Integrity Research Journals

ISSN: 2756-6676
Model: Open Access/Peer Reviewed
DOI: 10.31248/RJBEM
Start Year: 2017

Economic development in Nigeria: Does value added tax matter?   |   Article Number: 8D57D13B2   |   Vol.6 (3) - August 2023

Received Date: 16 December 2022   |   Accepted Date: 09 March 2023  |   Published Date: 30 August 2023

Author:  Salami Joseph Ayonete

Keywords: consumer price index, economic development, human development index, Value-Added Tax (VAT).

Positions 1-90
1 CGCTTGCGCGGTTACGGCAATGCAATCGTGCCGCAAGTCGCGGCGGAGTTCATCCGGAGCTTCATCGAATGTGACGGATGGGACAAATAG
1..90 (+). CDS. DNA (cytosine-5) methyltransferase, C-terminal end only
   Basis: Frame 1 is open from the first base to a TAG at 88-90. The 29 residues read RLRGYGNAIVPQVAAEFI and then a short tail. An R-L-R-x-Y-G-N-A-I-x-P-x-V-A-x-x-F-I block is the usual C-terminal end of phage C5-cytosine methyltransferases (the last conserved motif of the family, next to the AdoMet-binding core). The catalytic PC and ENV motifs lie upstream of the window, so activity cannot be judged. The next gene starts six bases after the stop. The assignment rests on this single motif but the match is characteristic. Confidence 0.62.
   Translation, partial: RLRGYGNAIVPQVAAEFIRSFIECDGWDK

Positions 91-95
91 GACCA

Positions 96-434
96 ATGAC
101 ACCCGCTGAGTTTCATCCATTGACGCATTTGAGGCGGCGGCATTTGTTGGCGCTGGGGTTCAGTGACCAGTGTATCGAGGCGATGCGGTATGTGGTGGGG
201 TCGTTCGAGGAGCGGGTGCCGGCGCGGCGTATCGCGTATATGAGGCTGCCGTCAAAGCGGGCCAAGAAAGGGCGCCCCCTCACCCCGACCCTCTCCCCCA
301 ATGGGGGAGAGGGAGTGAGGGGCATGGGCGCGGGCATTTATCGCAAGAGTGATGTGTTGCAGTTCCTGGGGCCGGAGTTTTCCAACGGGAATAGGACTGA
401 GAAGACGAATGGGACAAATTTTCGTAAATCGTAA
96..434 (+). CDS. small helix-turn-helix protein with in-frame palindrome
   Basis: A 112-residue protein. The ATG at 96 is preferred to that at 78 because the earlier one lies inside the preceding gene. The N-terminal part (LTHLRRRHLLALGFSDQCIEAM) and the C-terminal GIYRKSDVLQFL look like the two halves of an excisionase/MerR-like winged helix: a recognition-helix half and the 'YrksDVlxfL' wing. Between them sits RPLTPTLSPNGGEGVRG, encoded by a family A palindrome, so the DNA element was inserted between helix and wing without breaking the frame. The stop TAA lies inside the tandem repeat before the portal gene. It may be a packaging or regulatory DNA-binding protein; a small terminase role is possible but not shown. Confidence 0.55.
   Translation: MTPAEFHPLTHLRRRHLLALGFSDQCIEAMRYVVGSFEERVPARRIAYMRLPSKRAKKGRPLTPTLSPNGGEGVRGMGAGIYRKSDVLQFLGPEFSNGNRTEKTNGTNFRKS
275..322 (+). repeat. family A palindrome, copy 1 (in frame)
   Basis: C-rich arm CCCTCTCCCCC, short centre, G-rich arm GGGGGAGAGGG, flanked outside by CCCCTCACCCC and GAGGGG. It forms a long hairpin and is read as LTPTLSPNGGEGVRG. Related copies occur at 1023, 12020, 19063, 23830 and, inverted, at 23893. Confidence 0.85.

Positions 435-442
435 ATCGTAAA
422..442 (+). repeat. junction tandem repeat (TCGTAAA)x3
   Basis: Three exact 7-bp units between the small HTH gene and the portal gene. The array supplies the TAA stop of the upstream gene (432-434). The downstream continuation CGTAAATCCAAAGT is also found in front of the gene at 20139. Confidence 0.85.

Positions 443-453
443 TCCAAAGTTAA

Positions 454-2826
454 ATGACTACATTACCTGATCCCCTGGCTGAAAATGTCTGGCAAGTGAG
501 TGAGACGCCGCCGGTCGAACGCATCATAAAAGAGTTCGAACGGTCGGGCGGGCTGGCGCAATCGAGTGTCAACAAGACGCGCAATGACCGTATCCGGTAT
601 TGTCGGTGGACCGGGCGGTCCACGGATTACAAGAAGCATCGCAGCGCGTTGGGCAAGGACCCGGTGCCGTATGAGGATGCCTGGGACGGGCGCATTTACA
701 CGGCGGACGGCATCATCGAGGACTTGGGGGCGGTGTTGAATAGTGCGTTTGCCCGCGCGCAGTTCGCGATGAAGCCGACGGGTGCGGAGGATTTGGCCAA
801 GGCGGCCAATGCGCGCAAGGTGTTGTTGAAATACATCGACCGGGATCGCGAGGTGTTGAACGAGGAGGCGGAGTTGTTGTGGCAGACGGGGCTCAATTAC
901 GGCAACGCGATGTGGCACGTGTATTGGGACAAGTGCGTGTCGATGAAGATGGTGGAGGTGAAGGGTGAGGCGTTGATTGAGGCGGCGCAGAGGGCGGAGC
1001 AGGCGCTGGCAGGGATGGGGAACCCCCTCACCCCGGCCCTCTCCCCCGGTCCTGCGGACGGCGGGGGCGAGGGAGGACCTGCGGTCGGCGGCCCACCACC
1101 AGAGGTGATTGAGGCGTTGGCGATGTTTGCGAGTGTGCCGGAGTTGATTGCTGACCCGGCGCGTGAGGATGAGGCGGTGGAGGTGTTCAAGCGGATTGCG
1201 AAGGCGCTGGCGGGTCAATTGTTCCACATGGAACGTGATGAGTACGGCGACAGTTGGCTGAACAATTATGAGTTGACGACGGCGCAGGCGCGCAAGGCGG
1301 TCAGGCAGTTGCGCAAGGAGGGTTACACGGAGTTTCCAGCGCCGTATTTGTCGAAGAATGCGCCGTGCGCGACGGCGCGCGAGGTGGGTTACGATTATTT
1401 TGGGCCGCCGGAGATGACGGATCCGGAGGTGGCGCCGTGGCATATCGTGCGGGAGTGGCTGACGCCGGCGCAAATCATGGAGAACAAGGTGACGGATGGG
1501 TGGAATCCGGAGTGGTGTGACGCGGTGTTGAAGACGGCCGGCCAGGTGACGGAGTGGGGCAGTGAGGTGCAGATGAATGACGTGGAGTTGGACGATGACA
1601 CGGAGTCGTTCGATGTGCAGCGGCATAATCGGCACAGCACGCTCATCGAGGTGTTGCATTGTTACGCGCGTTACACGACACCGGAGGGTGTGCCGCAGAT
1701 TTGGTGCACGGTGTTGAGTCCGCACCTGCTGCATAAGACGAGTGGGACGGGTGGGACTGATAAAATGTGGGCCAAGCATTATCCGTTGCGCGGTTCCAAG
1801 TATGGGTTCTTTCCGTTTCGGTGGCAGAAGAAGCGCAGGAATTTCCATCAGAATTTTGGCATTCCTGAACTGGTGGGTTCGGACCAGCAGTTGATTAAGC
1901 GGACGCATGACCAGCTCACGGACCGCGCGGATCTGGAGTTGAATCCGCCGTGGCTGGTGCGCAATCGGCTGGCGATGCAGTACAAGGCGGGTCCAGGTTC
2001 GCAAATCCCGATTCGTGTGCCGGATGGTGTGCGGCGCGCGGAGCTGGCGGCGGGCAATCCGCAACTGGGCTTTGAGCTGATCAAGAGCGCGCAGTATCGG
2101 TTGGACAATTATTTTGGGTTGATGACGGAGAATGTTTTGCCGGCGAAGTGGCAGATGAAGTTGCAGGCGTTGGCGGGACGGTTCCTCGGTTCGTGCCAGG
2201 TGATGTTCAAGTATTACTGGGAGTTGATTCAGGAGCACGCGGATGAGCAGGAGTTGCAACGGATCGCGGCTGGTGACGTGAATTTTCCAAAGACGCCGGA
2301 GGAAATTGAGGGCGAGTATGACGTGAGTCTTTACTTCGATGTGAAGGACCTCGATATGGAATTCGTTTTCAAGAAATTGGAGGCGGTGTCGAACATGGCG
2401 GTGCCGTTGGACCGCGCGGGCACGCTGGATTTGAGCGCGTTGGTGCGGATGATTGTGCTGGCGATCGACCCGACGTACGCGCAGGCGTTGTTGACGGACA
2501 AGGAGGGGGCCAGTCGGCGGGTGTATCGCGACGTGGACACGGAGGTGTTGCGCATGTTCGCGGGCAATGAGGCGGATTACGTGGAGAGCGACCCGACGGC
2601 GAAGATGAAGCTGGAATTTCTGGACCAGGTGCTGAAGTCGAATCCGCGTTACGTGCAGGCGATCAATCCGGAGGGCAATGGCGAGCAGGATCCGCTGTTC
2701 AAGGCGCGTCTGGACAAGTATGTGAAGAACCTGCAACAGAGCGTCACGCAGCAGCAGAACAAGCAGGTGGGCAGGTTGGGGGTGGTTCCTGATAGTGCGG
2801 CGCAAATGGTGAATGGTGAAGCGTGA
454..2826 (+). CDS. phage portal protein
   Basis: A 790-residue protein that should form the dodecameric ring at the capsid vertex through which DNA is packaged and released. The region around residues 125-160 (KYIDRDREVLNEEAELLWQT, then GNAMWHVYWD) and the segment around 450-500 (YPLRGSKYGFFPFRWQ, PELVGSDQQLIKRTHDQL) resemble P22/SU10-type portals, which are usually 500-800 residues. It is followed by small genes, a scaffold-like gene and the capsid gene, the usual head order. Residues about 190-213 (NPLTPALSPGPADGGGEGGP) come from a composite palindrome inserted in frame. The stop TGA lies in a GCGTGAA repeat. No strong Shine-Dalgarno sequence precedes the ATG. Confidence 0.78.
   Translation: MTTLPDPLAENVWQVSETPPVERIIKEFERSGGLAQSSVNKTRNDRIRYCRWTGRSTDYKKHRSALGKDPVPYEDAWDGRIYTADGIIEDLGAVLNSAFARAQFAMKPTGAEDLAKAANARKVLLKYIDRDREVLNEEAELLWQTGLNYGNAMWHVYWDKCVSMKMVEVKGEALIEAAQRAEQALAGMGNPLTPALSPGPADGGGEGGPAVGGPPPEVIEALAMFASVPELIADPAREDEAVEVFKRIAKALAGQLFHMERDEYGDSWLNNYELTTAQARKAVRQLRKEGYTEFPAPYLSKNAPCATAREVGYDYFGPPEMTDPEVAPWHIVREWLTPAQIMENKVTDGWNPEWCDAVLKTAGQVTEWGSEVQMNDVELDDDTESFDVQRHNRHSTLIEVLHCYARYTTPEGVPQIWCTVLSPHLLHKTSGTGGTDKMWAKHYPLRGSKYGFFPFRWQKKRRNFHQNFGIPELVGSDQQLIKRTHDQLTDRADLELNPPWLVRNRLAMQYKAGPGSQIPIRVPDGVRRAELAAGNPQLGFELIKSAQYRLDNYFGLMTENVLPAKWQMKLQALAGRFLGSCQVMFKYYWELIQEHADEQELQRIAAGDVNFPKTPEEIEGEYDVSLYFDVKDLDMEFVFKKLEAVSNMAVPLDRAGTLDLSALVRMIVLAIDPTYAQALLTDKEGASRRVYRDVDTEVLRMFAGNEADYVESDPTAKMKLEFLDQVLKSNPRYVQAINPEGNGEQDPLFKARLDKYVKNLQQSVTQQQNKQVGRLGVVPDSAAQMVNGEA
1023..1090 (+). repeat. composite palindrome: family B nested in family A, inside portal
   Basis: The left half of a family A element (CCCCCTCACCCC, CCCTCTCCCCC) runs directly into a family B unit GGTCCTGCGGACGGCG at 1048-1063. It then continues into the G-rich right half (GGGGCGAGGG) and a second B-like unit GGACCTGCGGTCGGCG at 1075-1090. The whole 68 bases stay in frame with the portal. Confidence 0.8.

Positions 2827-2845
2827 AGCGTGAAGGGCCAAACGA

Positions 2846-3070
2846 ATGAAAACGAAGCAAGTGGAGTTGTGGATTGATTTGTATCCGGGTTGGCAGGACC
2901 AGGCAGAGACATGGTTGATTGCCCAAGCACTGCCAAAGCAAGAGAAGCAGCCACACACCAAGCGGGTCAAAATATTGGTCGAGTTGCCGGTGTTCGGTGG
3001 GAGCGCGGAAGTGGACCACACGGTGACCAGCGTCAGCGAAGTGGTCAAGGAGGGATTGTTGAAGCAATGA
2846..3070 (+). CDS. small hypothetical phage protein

Value-Added Tax (VAT) as part of indirect taxes serves as a source of revenue for the government at the federal level in the country. Despite this, the government still complains of insufficient funds to embark on infrastructural projects and social amenities that are the foundations of development in Nigeria. Therefore, this study examined the effect of VAT on economic development in Nigeria from 1994-2019. The study employed Auto-Regressive Distributed Lag (ARDL) technique. The unit root test confirmed that at level, consumer price index and inflation rate were stationary; while the human development index and value added tax were stationary at first level difference. The bound test result established a long-run relationship between the variables. ARDL result showed that value added tax was positive and significantly related to the human development index at short-run and long-run; the consumer price index was non-significant at 5% in the short-run but was in the long-run with a positive sign; while the inflation rate was significant at both short-run and long-run. The study concluded that value-added tax and a moderate increase in general price level stimulate economic development in Nigeria, while instability in the consumer price index worsens it. Therefore, this study recommended that the government should ensure that revenues realized through direct tax are channeled to the provision of adequate infrastructural facilities that can promote economic development.

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